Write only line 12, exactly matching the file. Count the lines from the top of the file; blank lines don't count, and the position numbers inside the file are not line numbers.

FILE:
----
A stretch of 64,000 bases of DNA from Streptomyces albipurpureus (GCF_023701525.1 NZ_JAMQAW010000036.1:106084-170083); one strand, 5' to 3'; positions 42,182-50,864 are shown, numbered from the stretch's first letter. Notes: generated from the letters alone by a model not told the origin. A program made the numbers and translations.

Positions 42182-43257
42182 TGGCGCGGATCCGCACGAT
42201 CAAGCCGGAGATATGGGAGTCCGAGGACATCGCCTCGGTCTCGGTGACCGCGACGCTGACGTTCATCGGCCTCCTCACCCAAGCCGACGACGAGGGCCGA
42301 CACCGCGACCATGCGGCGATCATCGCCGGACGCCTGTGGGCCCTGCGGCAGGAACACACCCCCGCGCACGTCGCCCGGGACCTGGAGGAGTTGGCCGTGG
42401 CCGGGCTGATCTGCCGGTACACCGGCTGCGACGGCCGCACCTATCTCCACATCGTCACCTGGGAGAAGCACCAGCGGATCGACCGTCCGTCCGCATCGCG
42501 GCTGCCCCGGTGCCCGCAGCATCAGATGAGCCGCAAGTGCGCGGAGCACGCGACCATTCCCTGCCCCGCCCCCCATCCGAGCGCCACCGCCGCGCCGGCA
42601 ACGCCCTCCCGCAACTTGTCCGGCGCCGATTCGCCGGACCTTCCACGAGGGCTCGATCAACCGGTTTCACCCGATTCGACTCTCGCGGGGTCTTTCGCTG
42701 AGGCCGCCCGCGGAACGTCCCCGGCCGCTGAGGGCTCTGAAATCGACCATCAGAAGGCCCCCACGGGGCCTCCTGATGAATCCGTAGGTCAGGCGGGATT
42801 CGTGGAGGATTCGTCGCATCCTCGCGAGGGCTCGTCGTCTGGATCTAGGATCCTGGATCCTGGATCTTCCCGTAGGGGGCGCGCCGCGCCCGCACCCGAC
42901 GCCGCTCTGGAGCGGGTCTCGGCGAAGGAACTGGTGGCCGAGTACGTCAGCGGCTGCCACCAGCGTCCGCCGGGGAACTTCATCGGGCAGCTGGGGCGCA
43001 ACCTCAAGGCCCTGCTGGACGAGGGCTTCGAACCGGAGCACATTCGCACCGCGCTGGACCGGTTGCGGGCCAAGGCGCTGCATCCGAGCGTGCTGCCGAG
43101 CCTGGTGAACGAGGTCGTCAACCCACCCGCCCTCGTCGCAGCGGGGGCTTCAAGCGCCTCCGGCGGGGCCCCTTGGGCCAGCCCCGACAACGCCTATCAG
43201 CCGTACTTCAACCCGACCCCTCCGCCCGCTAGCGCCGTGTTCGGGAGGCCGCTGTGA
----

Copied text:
43001 ACCTCAAGGCCCTGCTGGACGAGGGCTTCGAACCGGAGCACATTCGCACCGCGCTGGACCGGTTGCGGGCCAAGGCGCTGCATCCGAGCGTGCTGCCGAG